Which is not to suggest that cleansing is as easy as cracking open a can of V8 or as mirthful as a garden party. The side effects of ridding your diet of processed solid foods — as well as sugar, salt, caffeine, and alcohol — include headaches, moodiness, exhaustion, insomnia, and (contrary to the ablutionary connotation of the word “cleanse”) constipation.
Oh, and hunger! “We sometimes get calls from clients after the first day, and occasionally after the very first juice, telling us they cannot do this,” says Erica Huss Jones, co-owner and president of Blueprint Cleanse. “But if they stick it out, by day two, people most often feel completely different.” (Side effects can be minimized, she adds, by tapering off caffeine, alcohol, and sugar a few days before the cleanse.)
Detoxing becomes even more challenging when you try to keep up a social life that revolves around meeting friends for drinks and dinner — and when grabbing even a few mangy celery sticks from the crudité plate at a party is strictly verboten. Niemerow suggests thinking of a cleanse as a retreat, in which you clear your calendar and spend time on your own. Another option is to make it a group event — for instance, Blueprint Cleanse offers discounts for friends, family, and co-workers — so you have fewer temptations and built-in moral support.
Be warned, however, that there’s no competing with your man if he’s cleansing, too: Even though detoxes aren’t officially diets, men usually lose weight quickly when they cleanse. “They’re used to consuming more” — and probably consuming more crap — “so when they cut back, the results are more significant,” Sakoutis says.
Not so fast
It bears mentioning that the zeal of cleanse fans should be taken with a grain of salt — preferably of the unprocessed Himalayan Pink variety. For example, chlorophyll “is not a nutrient, and a role in disease prevention or otherwise in humans is still speculative,” points out Mario Ferruzzi, an associate professor of food science and food and nutrition at Purdue University.
More to the point, to lose weight or to improve your health, you can simply modify your diet: “Instead of fasting, why not look at the way you’re eating and try to incorporate more fruits and vegetables into your meals?” asks Jonathan Waitman, an internist specializing in nutrition at New York Presybterian Hospital/Weill-Cornell Medical Center in New York City. “You don’t need to fast and [clear] your bowels to get a clean slate,” he says. Moreover, “fruits and vegetables are a great source of vitamins and minerals. But fiber in and of itself has significant health benefits” — such as regulating blood-sugar levels — “and juicing can leave out the fiber. My main problem with detox diets, though, is that there is no real lifestyle change to feel better and live healthier when you do something for a limited time period.”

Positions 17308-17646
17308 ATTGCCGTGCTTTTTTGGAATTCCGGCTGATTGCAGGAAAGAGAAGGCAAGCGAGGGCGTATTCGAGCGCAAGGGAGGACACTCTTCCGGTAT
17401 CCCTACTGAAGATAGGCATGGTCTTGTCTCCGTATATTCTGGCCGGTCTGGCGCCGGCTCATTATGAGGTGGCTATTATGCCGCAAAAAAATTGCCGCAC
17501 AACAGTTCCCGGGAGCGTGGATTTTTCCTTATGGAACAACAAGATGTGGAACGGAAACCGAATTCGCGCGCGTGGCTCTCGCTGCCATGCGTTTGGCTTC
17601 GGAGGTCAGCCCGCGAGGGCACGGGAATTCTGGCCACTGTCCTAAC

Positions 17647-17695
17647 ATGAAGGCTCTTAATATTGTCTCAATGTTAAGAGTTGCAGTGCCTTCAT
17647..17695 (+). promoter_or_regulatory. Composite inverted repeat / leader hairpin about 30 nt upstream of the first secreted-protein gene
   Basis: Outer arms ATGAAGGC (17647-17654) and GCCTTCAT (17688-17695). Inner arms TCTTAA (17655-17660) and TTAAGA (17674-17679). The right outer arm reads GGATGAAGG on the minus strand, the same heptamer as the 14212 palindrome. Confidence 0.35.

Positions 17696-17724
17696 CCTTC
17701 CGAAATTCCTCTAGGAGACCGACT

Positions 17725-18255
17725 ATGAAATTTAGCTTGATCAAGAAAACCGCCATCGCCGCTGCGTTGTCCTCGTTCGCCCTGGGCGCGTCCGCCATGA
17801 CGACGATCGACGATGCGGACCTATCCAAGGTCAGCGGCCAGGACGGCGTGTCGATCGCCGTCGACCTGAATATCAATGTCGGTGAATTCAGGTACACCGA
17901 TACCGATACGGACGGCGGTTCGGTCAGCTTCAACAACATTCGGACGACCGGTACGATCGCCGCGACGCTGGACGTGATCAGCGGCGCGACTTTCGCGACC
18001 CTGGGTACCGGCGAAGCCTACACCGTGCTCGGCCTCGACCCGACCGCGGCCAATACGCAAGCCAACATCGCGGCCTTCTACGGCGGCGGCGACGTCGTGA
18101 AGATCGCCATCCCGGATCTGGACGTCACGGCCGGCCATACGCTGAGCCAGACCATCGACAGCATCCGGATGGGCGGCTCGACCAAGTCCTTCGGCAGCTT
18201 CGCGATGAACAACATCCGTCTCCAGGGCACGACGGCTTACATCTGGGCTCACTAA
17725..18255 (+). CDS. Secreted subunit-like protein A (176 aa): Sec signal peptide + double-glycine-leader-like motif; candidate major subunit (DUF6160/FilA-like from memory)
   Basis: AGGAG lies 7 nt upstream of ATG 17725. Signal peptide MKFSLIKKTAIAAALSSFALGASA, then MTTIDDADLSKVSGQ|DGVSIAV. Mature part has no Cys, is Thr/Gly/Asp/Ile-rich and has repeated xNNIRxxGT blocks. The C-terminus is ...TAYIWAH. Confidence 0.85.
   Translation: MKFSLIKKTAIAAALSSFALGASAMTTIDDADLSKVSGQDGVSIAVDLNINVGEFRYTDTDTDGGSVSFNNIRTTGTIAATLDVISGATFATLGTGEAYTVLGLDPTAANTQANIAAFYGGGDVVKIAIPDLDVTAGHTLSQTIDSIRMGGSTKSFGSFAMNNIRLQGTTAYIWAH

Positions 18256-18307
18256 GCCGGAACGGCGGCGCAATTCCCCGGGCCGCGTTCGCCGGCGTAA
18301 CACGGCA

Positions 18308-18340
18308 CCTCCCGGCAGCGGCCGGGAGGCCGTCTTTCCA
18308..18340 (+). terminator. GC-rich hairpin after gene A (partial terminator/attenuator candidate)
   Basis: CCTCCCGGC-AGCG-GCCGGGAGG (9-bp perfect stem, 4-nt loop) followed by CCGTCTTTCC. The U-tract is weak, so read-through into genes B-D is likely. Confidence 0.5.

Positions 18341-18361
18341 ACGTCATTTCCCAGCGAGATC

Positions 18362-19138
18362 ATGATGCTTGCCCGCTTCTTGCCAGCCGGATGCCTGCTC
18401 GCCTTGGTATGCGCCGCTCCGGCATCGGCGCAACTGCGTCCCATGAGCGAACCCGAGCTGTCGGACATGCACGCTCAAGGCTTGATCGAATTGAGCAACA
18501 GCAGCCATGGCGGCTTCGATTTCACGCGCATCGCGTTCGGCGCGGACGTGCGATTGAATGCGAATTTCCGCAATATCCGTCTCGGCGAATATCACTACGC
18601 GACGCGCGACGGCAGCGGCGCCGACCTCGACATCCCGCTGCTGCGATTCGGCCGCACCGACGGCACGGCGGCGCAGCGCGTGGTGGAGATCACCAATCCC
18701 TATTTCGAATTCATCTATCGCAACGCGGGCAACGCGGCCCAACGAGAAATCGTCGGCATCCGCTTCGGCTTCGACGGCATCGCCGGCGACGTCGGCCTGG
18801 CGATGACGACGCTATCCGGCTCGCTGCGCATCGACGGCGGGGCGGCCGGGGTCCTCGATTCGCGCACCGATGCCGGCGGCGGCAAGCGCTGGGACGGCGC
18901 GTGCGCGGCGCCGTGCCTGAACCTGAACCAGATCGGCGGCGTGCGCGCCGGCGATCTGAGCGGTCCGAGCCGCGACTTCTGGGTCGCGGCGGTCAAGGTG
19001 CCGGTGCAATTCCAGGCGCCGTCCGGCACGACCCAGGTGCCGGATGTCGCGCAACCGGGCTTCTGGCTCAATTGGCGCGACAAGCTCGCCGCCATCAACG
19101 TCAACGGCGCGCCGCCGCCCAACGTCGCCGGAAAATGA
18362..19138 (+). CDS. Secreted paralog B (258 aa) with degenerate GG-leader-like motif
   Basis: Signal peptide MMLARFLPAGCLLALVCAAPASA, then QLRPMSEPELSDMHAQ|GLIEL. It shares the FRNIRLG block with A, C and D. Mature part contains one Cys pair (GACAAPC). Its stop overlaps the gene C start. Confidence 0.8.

Still, devotees like Nienstadt say that detoxing periodically for one to three days keeps them on track. But she cautions, “Fasting for more than a few days depresses the metabolism,” so that in terms of weight loss, “you just gain everything back and more.” And Waitman notes that depriving the body of energy from calories, nutrients, and electrolytes could result in exhaustion and light-headedness.
How to account, then, for all the rave reviews and anecdotal evidence? “My skin glows when I’m cleansing,” says Robin. “And my stomach is almost always bloated, but it gets flat during the cleanse. My guess is that not having carbs or white foods in there makes it go down.”
She experiences a lift, however, in her mood and energy levels. Indeed, “energized” seems to be the operative adjective for lots of cleanse dieters. “The first few days I have mild headaches and feel a little tired, but by midweek, I am an energy ball,” Christine says. “My apartment always gets an amazing cleanse, too, due to my energized state.” Lexy, a journalist in New York City, attests that by the end of a three-day or five-day juice fast, she sleeps better, wakes up earlier, and has more vigor at work.
A placebo effect may inspire some of these sensations, as may the sheer pride of sticking it out, but many women report another benefit: a reckoning about their usual eating. When food is off-limits — when the most fleeting fancy for a handful of Cheez-Its or steak frites cannot be fulfilled — it forces you to think about why you want what you want, and about all the habits you have that involve food but really don’t need to. “Judicious fasting,” Nienstadt says, “helps us become more sensitive to what our bodies need and don’t need.” After all, when you can go about your day — with giddyap to spare — on, for instance, Blueprint Cleanse’s most spartan menu option of 1,100 calories, it calls into question why you’d ever need a three-course meal. Or an 800-calorie tub of movie popcorn before the film even starts.
Although Christine’s intent was “to feel better and get back on track” nutritionally, she says she lost nearly five pounds in one week, “which was a bonus” — and kept the weight off. For Ronnen, whose detox diet never eliminates real food and regular meals, the primary purpose of a cleanse is “to disrupt old patterns of eating that aren’t healthy,” he says. “It takes about three weeks for the body to reset cravings, but once you’ve done it, the payoff is huge. You find that you actually start craving foods that are good for you.”
For Lexy, cleansing led to a personal ban on high-fructose corn syrup and reaffirmed her commitment to buying organic. “Doing the detox every once in a while is just a booster,” Lexy says. “It’s part of a whole journey of trying to be healthy and purifying my life.”